“Betsy’s not a disaster,” he protested. “You could say congratulations. She’s going to have a sister.”

“Half sister.”

“I want you and Irena to get along.”

“I should be friends with the woman who destroyed my marriage.”

“I destroyed our marriage,” he said, looking at her finally.

“Is that the new version? The first was, you were too weak, and she came on too strong. She did know you were married, even if you forgot.”

“You’ll need to forgive her, and me. And in time you will. Give me some credit, I helped set you on your life’s path. You were just an aimless girl taking vague courses toward a useless degree, I’m the one who saw talent in your drawing and got you into OCA.” There was truth in this—prodded by Seth she had switched to the Ontario College of Art to study design and illustration, juggling classes and motherhood through her early twenties, while most of her peers were partying it up. But she was in no mood to give credit.

“Thank you, Mister Svengali, I’d be nowhere without you.”

They locked eyes for a moment. Seth looked away first. Being a man, he hated emotional scenes like this. He’d said what he needed to say, and was actually relieved when Meghan said, “You should go now.”

She moved to the front door and opened it for him. On the doorstep he turned and said, “I think Betsy will like spending time with us, once she has a sister. More of a family environment.”

“Goodbye.” Meghan slammed the door on him. She leaned her forehead against it, and composed herself. After a moment she walked back through the living room, and the phone rang. Without thinking she picked it up. It was work, more specifically her friend and workmate Jan, catching her up on the latest rumours about job cuts and rolling heads. Nothing new or substantial to report, just Jan venting, mostly, until she remembered the real reason she had phoned, that a meeting about a book cover Meghan was working on had been moved up to tomorrow. She’d need something to present by ten in the morning.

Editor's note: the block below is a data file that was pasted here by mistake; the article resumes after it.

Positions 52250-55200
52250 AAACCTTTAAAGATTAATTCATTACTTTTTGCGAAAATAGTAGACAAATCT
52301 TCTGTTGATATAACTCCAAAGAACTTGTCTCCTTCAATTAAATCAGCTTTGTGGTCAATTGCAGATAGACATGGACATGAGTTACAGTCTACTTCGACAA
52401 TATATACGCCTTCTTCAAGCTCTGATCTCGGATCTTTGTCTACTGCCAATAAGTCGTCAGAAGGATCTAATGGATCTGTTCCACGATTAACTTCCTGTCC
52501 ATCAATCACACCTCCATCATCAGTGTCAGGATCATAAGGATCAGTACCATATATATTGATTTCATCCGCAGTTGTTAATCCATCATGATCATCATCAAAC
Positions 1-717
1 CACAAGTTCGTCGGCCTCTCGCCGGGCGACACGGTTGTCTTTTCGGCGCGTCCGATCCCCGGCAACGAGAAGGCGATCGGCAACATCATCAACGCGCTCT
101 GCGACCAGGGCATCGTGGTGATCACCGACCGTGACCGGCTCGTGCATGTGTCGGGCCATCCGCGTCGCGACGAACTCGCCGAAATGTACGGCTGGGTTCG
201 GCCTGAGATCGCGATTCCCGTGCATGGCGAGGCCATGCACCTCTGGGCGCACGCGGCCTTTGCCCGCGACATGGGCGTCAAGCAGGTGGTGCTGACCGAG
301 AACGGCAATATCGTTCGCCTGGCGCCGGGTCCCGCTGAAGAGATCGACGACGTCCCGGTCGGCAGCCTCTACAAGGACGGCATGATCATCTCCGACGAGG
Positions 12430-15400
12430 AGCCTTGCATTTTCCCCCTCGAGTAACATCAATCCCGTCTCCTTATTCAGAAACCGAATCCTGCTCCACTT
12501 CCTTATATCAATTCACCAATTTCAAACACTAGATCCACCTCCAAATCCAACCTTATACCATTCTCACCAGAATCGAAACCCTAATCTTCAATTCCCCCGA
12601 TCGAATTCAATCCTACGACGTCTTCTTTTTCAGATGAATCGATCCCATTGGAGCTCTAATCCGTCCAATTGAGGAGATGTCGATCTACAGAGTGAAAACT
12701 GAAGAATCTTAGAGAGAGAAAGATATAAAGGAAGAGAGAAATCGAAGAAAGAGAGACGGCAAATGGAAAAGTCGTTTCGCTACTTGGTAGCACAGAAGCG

“Can you do it?” Jan asked.

“Yes of course. I’ll be up half the night though.”

“Don’t kill yourself over it.”

“I have better reasons to kill myself,” said Meghan. “Though I’d rather kill Seth right now.”

That started a whole other conversation, and by the time she hung up the phone, and went to the kitchen and looked at the clock, she realised with a shock thirty minutes had passed. Betsy. Through the backdoor window she could see her daughter happily bounding up and down in the air. Up and down, on what? A trampoline. She opened the door and took in the sight of her neighbour Derek watching her daughter from his back yard. His elbows rested on top of the fence and he was drinking beer from a can.

“One, two, three, go for it, Bets!” he shouted encouragingly.

Betsy did a full forward somersault and landed on her feet. Her face was flushed with excitement and pride as she rebounded skyward.

Meghan called out, “Betsy!”

At the top of her trajectory, Betsy met her mother’s gaze. Her body froze, and completely forgetting herself she came down hard, catching her feet on the metal edge of the trampoline. It pitched downward and catapulted her—she frantically waved her arms and legs for balance, but in an instant she’d been projected like a missile, head first onto the lawn, crash-landing in a full-on face plant of the kind that wins prizes on Funniest Home Video shows.

Meghan raced over to her in a panic. “Are you alright, are you alright?” she cried out, but Betsy was already pulling herself to her feet. She batted her mom’s helping hands away, shouting, “I’m fine. I’m fine! I’m not hurt at all.”

“Let me look at you.”

Betsy felt her lips. “I’ve got grass in my mouth,” she said. “But it really didn’t hurt.”